I’d have to answer yes, even though we play out a lot throughout the year, and we do fly-aways on weekends. I do miss touring around and being on festivals with other bands, getting instant feedback from people, and seeing other groups play, but the Potato is kind of like our home base where we keep everything burning. Plus, I have a studio in my house and record a lot. I gutted my basement, found a Neve console in England, and had it brought over and put it in.
I’m always practicing and growing as an artist, but sometimes there are so many unrealistic pressures brought to bear on artists. Some people seem to think that if you are economically successful then, by definition, you’re not an artist. It’s as if being an artist means you have to have the spirit of Van Gogh and be locked up in a room, inaccessible to anybody, not selling one painting during your entire lifetime, not being heard by one audience ever. And then, after your neighbor’s dog finds your decrepit body, they break into your studio and discover these 50 brilliant albums you recorded.
Is that the only definition of an artist? Can you be an artist and be on a TV variety show? I get letters all the time from young people saying, “I’ve seen you on TV. Now I want to go to college. I want to pursue music.” It makes you feel good when you give people hope and inspiration, and show them that they really can become something as a musician.
Sometimes, actually, it’s musicians who are the most closed-minded of all. Some jazz players seem to have this idea that “if you can understand what I’m doing, then I’m not doing enough.” Jazz has become sit-down music. It used to be stand-up-and-dance music, but we took the vocals out of it, took the romance out of it, and in many ways took the spirit out of it. If you don’t give listeners an entry point, then you wind up where jazz is now—all alone. Musically speaking, some jazz players don’t invite people in their front door and then they complain that there’s nobody at their party! But the average person on the street is different—they love all kinds of music. That’s why I’ve always loved it when artists like B.B. King or Willie Nelson come on the show—they’re so inclusive in their thinking about music.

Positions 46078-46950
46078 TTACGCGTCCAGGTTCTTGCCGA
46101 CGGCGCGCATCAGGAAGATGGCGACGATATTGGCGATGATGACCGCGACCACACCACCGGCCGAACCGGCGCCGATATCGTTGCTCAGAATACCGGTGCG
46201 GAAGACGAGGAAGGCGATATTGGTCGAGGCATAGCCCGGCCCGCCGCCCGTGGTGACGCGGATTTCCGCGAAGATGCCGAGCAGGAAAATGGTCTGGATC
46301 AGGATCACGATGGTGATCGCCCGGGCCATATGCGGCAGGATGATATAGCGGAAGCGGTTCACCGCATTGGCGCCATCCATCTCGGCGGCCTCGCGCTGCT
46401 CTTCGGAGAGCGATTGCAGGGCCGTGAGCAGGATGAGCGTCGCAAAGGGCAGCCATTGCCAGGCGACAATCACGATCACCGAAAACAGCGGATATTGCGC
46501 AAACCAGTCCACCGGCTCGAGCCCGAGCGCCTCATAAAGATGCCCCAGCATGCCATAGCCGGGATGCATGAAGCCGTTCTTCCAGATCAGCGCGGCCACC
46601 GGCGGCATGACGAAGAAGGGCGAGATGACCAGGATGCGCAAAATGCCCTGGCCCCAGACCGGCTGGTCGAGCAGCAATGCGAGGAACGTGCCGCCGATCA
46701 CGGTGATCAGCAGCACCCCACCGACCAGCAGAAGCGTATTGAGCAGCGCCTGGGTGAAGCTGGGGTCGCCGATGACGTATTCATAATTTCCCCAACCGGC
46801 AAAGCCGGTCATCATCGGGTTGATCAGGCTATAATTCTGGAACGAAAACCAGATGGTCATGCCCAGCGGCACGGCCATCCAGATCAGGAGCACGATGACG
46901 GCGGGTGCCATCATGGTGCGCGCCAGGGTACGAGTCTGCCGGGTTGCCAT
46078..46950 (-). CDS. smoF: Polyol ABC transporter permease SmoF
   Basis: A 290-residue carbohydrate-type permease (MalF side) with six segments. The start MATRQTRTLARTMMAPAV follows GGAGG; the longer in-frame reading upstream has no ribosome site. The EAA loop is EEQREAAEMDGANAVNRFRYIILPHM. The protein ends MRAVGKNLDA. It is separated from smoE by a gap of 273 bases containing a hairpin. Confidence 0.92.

B.B.’s certainly been on Jay Leno a few times.
Yes. When I told him that the Tonight Show as we know it is closing, it almost seemed to hurt him a little, because I think he feels like me being there is a continuation of the long line of people who brought him opportunity in his career. I’m a huge fan of B.B. King—how could you not be, if you’re a guitar player?—and I feel like I couldn’t possibly be where I am if this man hadn’t existed, or if Wes Montgomery or George Benson hadn’t existed. It’s a great feeling when you get a look from B.B. King that says, “I’m proud of you.”
You’ve seen a lot of young bands come on the show and try to deliver an amazing performance in three minutes. Do you have any advice for guitarists playing on national TV for the first time?
Relax. Don’t compromise the feel of the song by over-performing. The most important thing is that you establish your groove and get across the emotion of the song. And if there’s a guitar solo, instead of saying “I’m going to play a great solo tonight,” say, “I’m going to play a great song tonight.”
You were catapulted from the jazz clubs to national TV in a heartbeat, practically. What was it like two years into the show when Branford Marsalis stepped down as musical director, and you were handed that role?
No one commented on it in makeup that first day, but I was so nervous I was breaking out in sweat—even after all the gigs and touring I had done! I soon got more comfortable with it, but even now, doing awards shows or reading a teleprompter for a few seconds just terrifies me. But I have decided to branch out and do more industry stuff, because I want to use whatever visibility I have to help in the movement to get instruments back in public schools. Pulling music and arts out of the schools is a big problem, because when you do that, you take the creativity and humanity out of things. This is a good cause for me, because I think few if any other people in Hollywood would take it on. So if helps put guitars in children’s hands, I’ll learn to read a teleprompter! [Laughs.]